Focus Groups: Gathering Requirements

The goal of gathering user requirements was to build a common understanding of the project between team members and stakeholders,  identify potential users, and identify and refine a set of user requirements for toolset design.  I gathered tool requirements with co-creation stakeholders over 3 focus groups, and synthesized research findings using thematic analysis.


(Sample booklet probe filled out by stakeholders during requirement gathering process)

Findings: I identified 4 primary needs for the co-creation experience: 1) support divergent elements of co-creation (e.g. archiving workshop materials and supporting education goals) and uncertain timelines,  2) building dignified communication and relationships between professionals, participants, and friends and families (particularly in the prison context), 3) supporting technology ease, flexibility, and access to content in a variety of languages, 4) supporting high quality audio to maximize immersion. We also derived a set of functional and non-functional design requirements, including system constraints, and data and usability needs. I ranked these requirements with stakeholders and developers, and tracked them throught the project in a requirements spreadsheet.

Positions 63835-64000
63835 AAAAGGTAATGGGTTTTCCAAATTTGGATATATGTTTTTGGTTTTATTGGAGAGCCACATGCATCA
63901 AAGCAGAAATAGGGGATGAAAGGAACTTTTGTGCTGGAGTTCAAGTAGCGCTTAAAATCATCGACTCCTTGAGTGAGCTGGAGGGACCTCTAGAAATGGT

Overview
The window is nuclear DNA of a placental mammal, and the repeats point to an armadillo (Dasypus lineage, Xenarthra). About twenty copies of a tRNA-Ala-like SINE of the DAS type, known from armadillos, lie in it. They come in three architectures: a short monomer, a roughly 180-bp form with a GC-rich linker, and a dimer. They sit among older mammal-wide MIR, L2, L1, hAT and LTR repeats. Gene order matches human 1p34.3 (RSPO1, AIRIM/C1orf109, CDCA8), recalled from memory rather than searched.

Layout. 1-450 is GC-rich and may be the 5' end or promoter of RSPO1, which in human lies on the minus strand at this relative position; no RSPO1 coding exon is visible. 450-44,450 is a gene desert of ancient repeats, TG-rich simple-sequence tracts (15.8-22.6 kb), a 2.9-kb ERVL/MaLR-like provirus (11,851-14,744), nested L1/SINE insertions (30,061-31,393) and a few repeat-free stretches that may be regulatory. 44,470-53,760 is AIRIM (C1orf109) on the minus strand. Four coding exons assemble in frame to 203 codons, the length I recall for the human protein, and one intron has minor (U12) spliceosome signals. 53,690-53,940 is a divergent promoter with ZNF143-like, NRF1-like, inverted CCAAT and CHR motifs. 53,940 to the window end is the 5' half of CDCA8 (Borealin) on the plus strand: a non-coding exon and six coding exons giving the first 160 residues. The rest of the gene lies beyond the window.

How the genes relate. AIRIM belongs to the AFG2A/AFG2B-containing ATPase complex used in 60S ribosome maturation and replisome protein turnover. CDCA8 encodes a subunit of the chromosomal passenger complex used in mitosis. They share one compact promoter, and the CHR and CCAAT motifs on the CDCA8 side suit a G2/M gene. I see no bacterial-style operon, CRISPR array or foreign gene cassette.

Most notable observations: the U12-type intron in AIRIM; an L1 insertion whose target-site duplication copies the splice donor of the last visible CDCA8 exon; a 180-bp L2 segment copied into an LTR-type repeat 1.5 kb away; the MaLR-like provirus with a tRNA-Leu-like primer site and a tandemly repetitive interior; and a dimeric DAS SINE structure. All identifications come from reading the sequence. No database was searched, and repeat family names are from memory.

Mapping User Journeys

I designed the intial version of the tool through a multi-step user journey, that included defining personas, scenarios, use-cases, storyboarding interactions, and developing wireframes.  To validate our assumptions, at each step of the process I gathered feedback from project leaders and updated our requirements documents based on our findings.